HBO Women’s Equality Day Examples
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Arts & Designs
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HBO Women’s Equality Day Examples

HBO’s provocative examples for Women’s Equality Day Inform us that there’s still a lot of work to be completed in the fight for women’s equality.

Responses by Michelle Smith, copywriter and Amy Wheeler, artwork Director, Wieden+Kennedy New York

Wallpaper: It’s been 99 years since women were This project demonstrates the value of representation at the continued fight for equality. Our target of”women” has just lately come to include all women–not just White women, but spanning race, class, sexual orientation, disability and gender.

Reasoning: 99 years ago, the women’s cause was Championed from the suffragettes. Banned from advertising in the press, the suffragettes’ political animations were critical to spreading their message. We modernized these cartoons for HBO’s personalities to show the persistence of those issues, the intersectionality of modern feminism and the role these stories play in the ongoing fight for women’s equality. Most importantly, we wanted to demonstrate that Women’s Equality Day is not a day of celebration, but a reminder of the work that still needs to be done.

Challenges: Distilling an incredibly Intricate and Layered issue into a static picture to inform a much bigger narrative. We had the daunting task of simultaneously paying homage to the suffragette movement, honoring the storylines of our personalities and depicting the issues in a thoughtful, digestible and clever way.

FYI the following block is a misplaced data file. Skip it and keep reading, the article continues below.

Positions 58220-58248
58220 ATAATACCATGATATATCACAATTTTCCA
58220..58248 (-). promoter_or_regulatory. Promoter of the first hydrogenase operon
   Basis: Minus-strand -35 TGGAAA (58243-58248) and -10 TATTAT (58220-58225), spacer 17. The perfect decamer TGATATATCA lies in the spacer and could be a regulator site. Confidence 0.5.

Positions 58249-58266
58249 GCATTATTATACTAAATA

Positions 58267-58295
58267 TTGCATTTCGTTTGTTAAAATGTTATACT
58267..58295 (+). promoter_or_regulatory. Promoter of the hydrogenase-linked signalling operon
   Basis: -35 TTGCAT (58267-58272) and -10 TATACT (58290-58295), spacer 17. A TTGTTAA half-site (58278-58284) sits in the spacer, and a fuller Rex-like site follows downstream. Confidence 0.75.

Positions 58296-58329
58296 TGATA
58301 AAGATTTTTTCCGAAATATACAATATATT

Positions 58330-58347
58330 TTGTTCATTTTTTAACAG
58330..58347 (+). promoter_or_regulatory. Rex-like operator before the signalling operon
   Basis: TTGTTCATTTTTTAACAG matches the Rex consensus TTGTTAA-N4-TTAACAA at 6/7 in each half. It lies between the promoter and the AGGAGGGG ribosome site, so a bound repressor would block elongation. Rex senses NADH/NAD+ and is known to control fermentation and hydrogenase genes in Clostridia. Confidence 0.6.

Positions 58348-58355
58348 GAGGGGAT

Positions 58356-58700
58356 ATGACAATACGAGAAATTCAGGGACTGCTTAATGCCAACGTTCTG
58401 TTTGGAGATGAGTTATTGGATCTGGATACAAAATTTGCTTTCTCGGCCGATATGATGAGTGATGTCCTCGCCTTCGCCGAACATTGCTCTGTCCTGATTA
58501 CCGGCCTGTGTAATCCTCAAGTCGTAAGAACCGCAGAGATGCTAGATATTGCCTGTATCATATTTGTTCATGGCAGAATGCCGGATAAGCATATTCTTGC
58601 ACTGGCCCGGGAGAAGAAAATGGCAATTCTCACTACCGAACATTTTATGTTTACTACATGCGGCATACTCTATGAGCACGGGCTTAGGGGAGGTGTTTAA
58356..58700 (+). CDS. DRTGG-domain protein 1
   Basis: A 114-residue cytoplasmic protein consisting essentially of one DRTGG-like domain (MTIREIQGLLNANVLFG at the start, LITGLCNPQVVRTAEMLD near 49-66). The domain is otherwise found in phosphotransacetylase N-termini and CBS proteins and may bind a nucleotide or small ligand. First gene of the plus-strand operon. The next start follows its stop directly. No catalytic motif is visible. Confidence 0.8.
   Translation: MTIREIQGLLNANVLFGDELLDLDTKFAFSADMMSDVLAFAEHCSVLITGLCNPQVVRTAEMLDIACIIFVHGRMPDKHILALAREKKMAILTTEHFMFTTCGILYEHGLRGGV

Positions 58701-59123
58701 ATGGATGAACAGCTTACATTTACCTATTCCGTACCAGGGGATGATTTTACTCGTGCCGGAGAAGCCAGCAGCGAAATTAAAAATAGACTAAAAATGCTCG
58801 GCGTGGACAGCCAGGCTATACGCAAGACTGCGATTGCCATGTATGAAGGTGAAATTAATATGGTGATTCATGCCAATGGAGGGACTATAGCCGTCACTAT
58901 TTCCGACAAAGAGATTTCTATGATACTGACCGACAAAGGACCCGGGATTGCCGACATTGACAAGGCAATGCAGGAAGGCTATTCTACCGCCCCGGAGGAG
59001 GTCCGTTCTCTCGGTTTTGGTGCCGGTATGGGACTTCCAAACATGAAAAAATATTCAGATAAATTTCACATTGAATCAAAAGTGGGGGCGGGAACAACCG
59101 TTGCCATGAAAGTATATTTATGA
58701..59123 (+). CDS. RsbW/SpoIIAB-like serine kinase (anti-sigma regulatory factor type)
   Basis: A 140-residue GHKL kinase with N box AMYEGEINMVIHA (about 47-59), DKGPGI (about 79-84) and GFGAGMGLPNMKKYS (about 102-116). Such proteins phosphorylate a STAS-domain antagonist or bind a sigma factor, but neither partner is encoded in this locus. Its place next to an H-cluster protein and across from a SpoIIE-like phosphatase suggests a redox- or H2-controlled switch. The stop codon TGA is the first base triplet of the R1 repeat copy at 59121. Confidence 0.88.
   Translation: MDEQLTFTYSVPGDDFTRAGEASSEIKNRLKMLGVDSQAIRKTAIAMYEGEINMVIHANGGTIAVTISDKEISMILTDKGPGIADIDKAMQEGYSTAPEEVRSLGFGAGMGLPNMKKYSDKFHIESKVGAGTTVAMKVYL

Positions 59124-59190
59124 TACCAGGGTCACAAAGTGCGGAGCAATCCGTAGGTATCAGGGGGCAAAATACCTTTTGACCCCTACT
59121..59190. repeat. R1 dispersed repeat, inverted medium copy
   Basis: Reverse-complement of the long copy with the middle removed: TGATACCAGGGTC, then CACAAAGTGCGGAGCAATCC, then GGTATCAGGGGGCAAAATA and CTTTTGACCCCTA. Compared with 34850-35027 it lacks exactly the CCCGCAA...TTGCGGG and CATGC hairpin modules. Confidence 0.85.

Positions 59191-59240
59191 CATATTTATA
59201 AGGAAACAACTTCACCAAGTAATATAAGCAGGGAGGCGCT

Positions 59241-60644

Favorite details: How provocative we were capable To push this job to be. By Hannah literally flipping off the men who comment on her body to Molly side-eyeing the qualified guy making more money than her, each animation is a pointed provocation. They are not only broad messages of empowerment; they’re highlighting the anger and hopelessness of what it is like to be a female in this world.

Visual influences: We drew much of our Inspiration from late nineteenth- and early twentieth-century political animations, adapting their uses of symbolism, satire, irony and hyperbole to communicate our message. We combined the vintage political animation look and tone together with the more modern, updated fashion of our illustrator, Jeanne Detallante to make a look that was both an homage and something we could call our own.

Anything new: We learned the most about the revisionist history of the women’s movement. Though the suffragette movement is credited with granting women the right to vote, seldom can it be acknowledged that”girls” included only White girls; girls of colour were not allowed suffrage until 1965. Almost a century later, women of color are still lacking representation in the women’s movement–though the wage gap is widely reported to be 80 cents to a man’s dollar, this statistic does not reflect the average of 61 cents on the dollar produced by Black women, and the 58 cents made by Hispanic women. Intersectionality is vital in the fight for equality, because if a single girl isn’t equal, none of us are.

HBO’s provocative illustrations for Women’s Equality Day Remind us that there is still a great deal of work to be done in the fight for women’s equality.

Responses by Michelle Smith, copywriter and Amy Wheeler, art

Wallpaper: It has been 99 years since women were granted the right to vote. This project illustrates the value of representation in the continued fight for equality. Our goal of”women” has just recently come to include all women–not only White ladies, but spanning race, class, sexual orientation, disability and sex.

Reasoning: 99 Decades ago, the women’s trigger was Championed by the suffragettes. Banned from advertising from the media, the suffragettes’ political cartoons were critical to spreading their message. We modernized these animations for HBO’s characters to show the persistence of these issues, the intersectionality of contemporary feminism and the role these stories play in the ongoing struggle for women’s equality. Most importantly, we wanted to show that Women’s Equality Day isn’t a day of celebration, but a reminder of the work that still needs to be carried out.